J.R. Smith slumping, but Mike Woodson not giving up on him

Knicks' J.R. Smith looks to pass the ball Knicks' J.R. Smith looks to pass the ball to Kenyon Martin while getting defensive pressure from the Indiana Pacers' Roy Hibbert and Sam Young in the second quarter of Game 2 during the Eastern Conference Semifinals at Madison Square Garden. (May 7, 2013) Photo Credit: Newsday / J. Conrad Williams, Jr.

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The shooter in J.R. Smith knows there's only one way to break his way out of a slump. Keep hoisting those shots, he said, because eventually they'll start falling.

But with each game that passes with Smith's shooter's touch still AWOL, Knicks coach Mike Woodson faces a far different dilemma.

When does it become time to put a stop to those shots?

Overshadowed by the Knicks' 105-79 Game 2 win over the Indiana Pacers on Tuesday was another poor shooting night by Smith. It's an issue that grows more important the deeper this best-of-seven series goes.

Game 3, with the series tied at 1, is Saturday night in Indianapolis.

Smith, the excitable but streaky Knicks sixth man, shot only 3-for-15 from the field, including 1-for-7 on three-pointers, in the Knicks' win, marking his fourth straight subpar shooting game.

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He has shot only 26 percent (15-for-57) since he returned from his one-game suspension during the first-round series against the Celtics.

Woodson said on ESPN Radio Wednesday that he is not afraid of sitting Smith on the bench for longer periods of time if his shooting woes continue and the Knicks find themselves in need of offense.

"I'll gauge J.R. as we go along and if I feel he's not giving me anything, I could always turn to other guys on that bench," he said. "I feel good about the guys who come in off the bench, just like I feel good about J.R. But if he's struggling and I feel the need that I got to pull him, I will do that as the head coach."

Smith clearly was frustrated with his offensive ineptitude on Tuesday night, but his teammates have encouraged him to keep shooting. And Woodson has stuck with him thus far, too.

"I'm not going to kick him to the curb," he said. "He's a big part of what we did this season."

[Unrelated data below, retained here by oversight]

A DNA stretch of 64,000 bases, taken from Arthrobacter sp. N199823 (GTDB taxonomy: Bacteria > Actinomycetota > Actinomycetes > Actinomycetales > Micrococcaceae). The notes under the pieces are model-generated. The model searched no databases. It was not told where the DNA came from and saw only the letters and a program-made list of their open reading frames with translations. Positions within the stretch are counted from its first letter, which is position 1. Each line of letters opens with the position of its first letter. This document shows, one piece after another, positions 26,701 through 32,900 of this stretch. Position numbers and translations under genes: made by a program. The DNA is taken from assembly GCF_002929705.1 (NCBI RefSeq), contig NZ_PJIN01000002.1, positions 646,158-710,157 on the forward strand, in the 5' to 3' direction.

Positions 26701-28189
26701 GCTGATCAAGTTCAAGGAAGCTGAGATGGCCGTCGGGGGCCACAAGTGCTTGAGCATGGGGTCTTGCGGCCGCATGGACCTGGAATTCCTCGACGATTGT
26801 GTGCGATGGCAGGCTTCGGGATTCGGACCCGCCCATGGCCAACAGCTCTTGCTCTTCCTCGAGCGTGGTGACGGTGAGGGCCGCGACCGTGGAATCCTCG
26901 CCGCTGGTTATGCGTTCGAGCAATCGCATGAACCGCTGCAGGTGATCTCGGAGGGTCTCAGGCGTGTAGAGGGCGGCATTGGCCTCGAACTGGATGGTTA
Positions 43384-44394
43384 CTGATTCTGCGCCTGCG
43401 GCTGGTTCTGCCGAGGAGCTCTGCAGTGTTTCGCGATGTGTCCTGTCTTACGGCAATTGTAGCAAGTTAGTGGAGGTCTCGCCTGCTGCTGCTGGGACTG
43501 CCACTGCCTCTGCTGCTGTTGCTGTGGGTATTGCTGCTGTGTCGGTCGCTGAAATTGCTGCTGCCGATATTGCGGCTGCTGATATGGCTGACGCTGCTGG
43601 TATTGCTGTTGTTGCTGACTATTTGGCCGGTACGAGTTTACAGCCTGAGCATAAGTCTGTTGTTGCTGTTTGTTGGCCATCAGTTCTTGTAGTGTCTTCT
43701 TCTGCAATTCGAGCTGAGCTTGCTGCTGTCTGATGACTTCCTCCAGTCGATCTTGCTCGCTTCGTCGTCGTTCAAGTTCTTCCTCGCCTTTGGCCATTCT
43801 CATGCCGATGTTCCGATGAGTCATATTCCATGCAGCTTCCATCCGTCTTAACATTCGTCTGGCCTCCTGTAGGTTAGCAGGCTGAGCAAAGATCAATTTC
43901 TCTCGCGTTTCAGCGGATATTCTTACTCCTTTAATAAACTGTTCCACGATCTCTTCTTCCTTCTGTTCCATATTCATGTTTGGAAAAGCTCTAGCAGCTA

The Knicks know how good Smith can be when he's on. He's coming off a breakout regular season in which he averaged a career-high 18.1 points in 33.5 minutes off the bench, establishing himself as the Knicks' second-best scoring option and earning the NBA's Sixth Man of the Year honors.

If the Knicks want to advance, they need Smith back to his old self. That's why Carmelo Anthony has been in his ear, offering the message that every struggling shooter lives by during these times.

"He kept telling me the shots going to fall, the shots going to fall," Smith said of Anthony. "Unfortunately they didn't for me."

But despite the many missed shots these last four games, Woodson said he has not felt the urge to pull Smith because he's been happy with his effort on the defensive end. Smith had six rebounds, two steals and a blocked shot Tuesday night.

"I think he's giving us a lot defensively," Woodson said. "That's why he's staying out on the floor because he's holding his own defensively. He's rebounding some for us at his position.

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"But he is and has struggled offensively and it's my job as the coach, the staff and his teammates, we got to get him out of his funk and get him back to playing like we know he's capable of playing."

The next opportunity to break out comes Saturday night, and Smith promises to keep shooting. That much is certain. What happens after that is anyone's guess.

"The wonderful thing about J.R., and the beauty about his play this year, is even when he has struggled, he has always been able to come through in clutch situations," Woodson said. "And that says a lot. He's not scared to take the big shot."

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